Chicago has earned its place on the architectural map thanks to the countless architects who helped fill the city with unique designs. Not to be outdone, the Chicago suburb and home to Optima Verdana, Wilmette, also boasts a myriad of architectural wonders itself, from houses designed by Frank Lloyd Wright to a Prairie-style ‘L’ station still in use. Today, we’re taking a closer look at the architectural history behind Wilmette’s iconic Baha’i House of Worship.
Plans to construct a Baháʼí temple in the United States began in 1903. At the time, only one other temple existed throughout the rest of the world in Turkmenistan. Baháʼí’s presence in and around Chicago made it the perfect city to build in, but leaders in the religion wanted to build in a quaint community outside of the city and eventually, they decided on Wilmette to harbor the temple.
In 1907, individual Baháʼí contributors purchased two lots alongside Lake Michigan. Groundbreaking on the nearly 7-acre site began in 1912, but construction on the building didn’t start until eight years later, in 1920. The community chose Canadian architect Louis Bourgeois – a collaborator of Louis Sullivan – to design the temple.
Bourgeois’ design drew inspiration from Baháʼís’ belief of unity and was chosen due to its diverse inclusion of architectural styles. The most prominent architectural styles include Neoclassic, Gothic, Renaissance, Romanesque and Islamic arabesque. The temple’s superstructure was completed in 1931, and construction on the building’s entire exteriors finished in 1943. However, the interior had yet to be designed.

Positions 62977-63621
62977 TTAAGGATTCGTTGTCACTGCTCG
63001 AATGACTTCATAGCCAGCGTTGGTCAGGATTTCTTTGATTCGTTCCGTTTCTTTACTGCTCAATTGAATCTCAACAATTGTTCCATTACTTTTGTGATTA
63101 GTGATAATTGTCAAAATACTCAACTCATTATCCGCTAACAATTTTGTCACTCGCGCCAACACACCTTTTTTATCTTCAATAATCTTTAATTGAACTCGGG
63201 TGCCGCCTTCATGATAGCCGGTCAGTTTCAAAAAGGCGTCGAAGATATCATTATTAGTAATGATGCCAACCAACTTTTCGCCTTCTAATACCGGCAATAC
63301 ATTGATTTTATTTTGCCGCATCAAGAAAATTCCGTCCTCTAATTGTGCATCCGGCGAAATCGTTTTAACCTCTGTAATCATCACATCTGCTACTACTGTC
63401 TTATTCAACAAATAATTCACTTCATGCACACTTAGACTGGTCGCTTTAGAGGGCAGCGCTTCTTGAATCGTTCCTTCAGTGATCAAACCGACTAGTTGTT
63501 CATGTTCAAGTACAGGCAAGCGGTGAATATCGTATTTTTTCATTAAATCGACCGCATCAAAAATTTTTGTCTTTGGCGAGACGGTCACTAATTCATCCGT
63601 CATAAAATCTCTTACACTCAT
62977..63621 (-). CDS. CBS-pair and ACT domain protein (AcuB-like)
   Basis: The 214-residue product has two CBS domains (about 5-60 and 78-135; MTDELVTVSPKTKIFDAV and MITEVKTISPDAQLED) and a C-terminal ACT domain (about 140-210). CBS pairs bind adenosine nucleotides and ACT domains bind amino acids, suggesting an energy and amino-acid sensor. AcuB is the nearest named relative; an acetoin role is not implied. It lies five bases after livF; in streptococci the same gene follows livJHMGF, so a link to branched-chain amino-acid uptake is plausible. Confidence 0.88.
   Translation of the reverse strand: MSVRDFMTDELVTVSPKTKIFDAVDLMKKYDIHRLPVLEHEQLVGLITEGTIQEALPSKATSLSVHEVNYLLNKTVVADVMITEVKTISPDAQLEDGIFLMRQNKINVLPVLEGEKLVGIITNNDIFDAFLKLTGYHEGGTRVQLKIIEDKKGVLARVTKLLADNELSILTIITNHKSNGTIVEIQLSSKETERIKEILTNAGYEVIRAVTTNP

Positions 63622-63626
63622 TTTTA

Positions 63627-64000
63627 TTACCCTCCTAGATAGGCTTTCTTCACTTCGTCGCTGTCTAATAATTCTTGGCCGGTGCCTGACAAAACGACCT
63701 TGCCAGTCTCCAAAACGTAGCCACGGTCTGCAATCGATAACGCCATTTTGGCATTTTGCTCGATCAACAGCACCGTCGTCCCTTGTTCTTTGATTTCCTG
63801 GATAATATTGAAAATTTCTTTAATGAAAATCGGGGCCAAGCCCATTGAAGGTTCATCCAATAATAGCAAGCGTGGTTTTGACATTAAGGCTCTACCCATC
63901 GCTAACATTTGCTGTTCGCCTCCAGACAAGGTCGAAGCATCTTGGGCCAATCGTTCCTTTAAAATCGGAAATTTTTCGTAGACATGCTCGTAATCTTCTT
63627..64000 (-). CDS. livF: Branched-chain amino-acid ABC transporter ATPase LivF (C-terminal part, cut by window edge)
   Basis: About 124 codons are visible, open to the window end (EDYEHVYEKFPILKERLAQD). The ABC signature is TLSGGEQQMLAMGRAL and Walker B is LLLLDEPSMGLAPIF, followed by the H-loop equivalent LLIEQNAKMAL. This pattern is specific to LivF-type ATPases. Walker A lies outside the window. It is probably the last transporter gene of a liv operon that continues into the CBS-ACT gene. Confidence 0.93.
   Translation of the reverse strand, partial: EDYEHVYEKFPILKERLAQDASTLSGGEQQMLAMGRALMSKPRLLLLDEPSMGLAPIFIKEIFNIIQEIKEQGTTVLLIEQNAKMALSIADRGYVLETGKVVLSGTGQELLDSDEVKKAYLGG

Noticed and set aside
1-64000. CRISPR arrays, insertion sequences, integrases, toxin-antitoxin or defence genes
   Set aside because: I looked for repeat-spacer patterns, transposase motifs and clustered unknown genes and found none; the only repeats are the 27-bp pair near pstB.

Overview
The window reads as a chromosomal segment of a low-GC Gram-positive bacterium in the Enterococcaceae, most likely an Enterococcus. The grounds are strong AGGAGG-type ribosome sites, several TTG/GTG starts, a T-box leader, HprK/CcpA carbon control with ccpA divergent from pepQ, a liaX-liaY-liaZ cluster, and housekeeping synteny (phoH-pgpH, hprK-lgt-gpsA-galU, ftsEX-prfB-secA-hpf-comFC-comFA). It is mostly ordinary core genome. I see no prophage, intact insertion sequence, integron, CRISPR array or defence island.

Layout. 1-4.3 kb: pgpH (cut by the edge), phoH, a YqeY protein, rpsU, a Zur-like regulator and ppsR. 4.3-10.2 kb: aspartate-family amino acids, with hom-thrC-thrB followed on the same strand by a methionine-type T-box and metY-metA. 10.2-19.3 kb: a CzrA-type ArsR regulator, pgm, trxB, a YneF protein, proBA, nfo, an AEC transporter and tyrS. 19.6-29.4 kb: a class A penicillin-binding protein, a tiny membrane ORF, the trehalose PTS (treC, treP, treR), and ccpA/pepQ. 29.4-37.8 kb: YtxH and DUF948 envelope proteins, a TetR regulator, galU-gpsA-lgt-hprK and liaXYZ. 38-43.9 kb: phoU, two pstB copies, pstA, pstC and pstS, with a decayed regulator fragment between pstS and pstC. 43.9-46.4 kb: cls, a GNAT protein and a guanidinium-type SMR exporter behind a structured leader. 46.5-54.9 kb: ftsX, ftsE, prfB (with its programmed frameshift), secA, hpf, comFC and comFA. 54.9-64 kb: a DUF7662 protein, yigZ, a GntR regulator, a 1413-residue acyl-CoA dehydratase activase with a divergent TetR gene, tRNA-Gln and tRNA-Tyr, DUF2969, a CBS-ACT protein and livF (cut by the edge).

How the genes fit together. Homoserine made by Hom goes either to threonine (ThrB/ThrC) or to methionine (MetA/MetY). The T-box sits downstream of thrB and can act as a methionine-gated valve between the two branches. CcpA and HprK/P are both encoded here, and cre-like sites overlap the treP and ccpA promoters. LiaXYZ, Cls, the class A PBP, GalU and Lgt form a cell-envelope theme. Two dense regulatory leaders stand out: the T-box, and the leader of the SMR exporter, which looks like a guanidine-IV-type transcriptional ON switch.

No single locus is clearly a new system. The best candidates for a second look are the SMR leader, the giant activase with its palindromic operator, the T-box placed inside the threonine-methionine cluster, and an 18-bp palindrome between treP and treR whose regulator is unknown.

Designers had a difficult time choosing what material to use throughout the design, debating between granite, limestone, terra cotta and aluminum before deciding on concrete made of cement, quartz and other natural stone. Many intricate details are carved into the concrete drape across the exterior facade. Along with its lush gardens and fountains the temple’s most brilliant feature is its 72-foot-wide dome. The temple features nine dome sections and nine interior alcoves, symbolizing completion.
More than 3,500 people attended the dedication of the temple in 1953 following the completion of its construction. It was added to the National Register of Historic Places in 1978 and is continuously voted one of the most must-see places in the country.
Today, Wilmette’s Baháʼí’ House of Worship is the oldest standing temple of Baháʼí and the only in North America. To learn more about the architectural wonder and visit it yourself, head to the website here.